Primary education is secondary issue

Primary education is secondary issue

It seems that West Bengal is not keeping up with the pace of improving primary education in the state as compared to the rest of India.

It seems that West Bengal is not keeping up with the pace of improving primary education in the state as compared to the rest of India. In terms of access to primary education as shown by Access Index,Bengal has been ranked at 27 in 2007-08 — nine notches down from its 2006-07 standing.

A report on elementary education in India published by the National University of Education Planning and Administration (NUEPA) shows that in 2006-07,Bengal scored 0.513 in the Access Index and was ranked 18. But states like Assam and Karnataka fared better and with cumulative scores of 0.593 and 0.537 they were placed at seventh and 12th positions,respectively.

However,after one year,in 2007-08,the same cumulative figure of Bengal went down to 0.481. States like Assam raised its score to 0.701 and was ranked third. Bihar too fared better than Bengal with its score of 0.556 and was ranked 12. The main reason behind Bengal’s deteriorating performance is the lack of upper primary schools,which in the long run leads to more students dropping out of schools.

In West Bengal,primary schools cater to children up to Class IV after which the students have to be inducted into an upper primary school. In 2006-07,the ratio of primary to upper primary schools in West Bengal stood at 5.41:1 and it rose to 5.63:1 next year. In the same period,Bihar improved its ratio from 2.94:1 to 3.73:1. Interestingly,the national average went down in the same period — from 2.45:1 to 2.41: 1. As per the state government’s own data,some districts have poor access to upper primary schools.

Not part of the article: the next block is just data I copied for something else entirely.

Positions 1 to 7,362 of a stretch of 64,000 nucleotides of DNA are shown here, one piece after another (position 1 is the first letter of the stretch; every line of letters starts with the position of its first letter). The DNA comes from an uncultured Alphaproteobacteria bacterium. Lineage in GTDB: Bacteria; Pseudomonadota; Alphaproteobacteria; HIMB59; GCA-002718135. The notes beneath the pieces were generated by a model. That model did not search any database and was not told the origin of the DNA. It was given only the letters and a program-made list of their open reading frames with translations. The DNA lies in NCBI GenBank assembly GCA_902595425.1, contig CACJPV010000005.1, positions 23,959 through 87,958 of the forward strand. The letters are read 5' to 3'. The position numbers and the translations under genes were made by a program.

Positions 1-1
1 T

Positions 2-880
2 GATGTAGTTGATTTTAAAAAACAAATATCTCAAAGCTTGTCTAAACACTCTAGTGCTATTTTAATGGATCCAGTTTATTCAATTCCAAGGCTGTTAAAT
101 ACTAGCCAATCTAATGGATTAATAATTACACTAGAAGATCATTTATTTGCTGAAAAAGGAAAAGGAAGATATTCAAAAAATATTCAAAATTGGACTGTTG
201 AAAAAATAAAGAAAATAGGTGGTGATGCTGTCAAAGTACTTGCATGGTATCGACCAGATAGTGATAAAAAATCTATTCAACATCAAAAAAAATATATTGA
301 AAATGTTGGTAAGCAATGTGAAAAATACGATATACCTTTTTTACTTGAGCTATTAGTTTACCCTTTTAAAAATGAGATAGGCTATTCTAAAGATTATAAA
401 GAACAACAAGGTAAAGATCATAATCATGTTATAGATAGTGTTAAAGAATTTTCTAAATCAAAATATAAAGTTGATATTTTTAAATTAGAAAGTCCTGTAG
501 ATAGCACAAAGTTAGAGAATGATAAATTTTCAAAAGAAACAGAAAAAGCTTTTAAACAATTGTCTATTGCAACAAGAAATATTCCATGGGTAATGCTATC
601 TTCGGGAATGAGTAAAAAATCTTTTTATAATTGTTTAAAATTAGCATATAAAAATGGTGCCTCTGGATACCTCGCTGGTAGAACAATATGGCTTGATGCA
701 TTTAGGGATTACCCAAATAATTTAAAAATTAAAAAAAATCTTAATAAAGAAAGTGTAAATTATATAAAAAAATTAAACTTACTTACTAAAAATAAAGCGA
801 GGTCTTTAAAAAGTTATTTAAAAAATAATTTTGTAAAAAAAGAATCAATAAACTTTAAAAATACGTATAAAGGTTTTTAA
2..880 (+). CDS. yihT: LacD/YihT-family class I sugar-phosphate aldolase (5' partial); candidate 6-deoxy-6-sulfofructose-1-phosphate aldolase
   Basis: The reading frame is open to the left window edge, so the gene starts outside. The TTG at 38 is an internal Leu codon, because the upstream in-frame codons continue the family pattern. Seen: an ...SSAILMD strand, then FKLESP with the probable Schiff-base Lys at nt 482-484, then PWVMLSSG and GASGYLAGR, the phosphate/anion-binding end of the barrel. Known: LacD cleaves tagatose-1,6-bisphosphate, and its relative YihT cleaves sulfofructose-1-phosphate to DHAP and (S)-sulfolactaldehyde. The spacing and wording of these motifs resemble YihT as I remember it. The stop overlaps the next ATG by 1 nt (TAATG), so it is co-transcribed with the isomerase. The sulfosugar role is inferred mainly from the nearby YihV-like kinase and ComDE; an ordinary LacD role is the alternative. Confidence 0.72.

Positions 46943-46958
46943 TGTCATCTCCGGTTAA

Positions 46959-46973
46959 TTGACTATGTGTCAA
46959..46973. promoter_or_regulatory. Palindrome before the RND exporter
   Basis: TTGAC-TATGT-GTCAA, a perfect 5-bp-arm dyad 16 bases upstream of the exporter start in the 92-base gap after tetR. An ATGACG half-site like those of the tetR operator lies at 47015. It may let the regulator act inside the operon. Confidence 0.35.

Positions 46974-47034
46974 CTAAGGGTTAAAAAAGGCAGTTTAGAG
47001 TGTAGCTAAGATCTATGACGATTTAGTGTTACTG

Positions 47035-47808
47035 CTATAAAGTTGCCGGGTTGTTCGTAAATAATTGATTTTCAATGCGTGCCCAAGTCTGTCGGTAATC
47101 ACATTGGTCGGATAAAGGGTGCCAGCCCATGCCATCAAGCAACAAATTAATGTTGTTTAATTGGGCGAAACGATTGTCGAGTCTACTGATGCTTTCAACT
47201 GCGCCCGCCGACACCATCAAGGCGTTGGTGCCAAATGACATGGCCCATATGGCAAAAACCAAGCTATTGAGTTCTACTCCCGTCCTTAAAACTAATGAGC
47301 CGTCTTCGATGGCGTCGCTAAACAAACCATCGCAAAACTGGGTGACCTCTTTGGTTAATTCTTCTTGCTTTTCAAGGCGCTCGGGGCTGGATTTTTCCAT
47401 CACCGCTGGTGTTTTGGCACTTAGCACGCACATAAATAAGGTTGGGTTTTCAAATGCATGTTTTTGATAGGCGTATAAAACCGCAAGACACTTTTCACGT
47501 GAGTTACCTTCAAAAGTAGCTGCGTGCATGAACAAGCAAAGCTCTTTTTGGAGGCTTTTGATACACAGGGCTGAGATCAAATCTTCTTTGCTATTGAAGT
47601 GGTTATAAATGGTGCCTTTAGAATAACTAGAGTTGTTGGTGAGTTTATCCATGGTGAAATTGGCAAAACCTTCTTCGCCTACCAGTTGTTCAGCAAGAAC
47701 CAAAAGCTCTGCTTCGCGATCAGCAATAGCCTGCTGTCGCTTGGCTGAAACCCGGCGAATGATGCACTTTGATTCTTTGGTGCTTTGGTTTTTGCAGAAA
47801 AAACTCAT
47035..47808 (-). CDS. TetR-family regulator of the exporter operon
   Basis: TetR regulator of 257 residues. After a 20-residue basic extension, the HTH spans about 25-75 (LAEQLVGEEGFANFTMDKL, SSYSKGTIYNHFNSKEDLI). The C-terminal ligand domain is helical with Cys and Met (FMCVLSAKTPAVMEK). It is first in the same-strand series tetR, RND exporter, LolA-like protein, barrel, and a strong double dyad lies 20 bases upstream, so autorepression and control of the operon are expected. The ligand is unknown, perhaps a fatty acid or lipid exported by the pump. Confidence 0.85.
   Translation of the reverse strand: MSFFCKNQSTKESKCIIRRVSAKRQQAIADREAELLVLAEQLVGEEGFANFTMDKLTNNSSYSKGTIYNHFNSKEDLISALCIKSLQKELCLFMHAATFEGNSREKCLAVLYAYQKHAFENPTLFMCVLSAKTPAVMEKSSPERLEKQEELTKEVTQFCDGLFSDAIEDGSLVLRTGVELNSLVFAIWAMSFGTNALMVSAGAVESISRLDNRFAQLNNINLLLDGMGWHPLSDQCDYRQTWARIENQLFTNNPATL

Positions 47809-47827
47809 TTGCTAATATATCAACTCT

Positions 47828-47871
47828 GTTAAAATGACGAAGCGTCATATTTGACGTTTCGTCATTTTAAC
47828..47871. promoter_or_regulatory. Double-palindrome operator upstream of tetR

In North Dinajpur,19.4 per cent villages do not have an upper primary school within a three-km radius. The situation is similar in Purulia where 17.9 per cent of villages don’t have such schools.

More than 10 districts have double digit per cent of villages that lack upper primary schools within its three-kilometre radius. It was in districts like Howrah and East Midnapore,the number of such villages was at 3.9 and 3.8 per cent,respectively.

Also in terms of school infrastructure (both primary and upper primary),Bengal did not perform well either. In 2006-07,Bengal was ranked 29 with a cumulative infrastructure index of 0.497 and a year later it slipped to 30th position with a score of 0.521. The infrastructure index is calculated on the basis of number of schools with facilities like drinking water,common toilet facilities and number of students in a classroom.

In Bengal,there 40.66 per cent schools where over 60 students sit in a single classroom. Compare this to the national average of 27.30 per cent. In another Communist-ruled state,Kerala,the figure was as low as 2.67 per cent while in densely-populated Uttar Pradesh it was 36.93 per cent.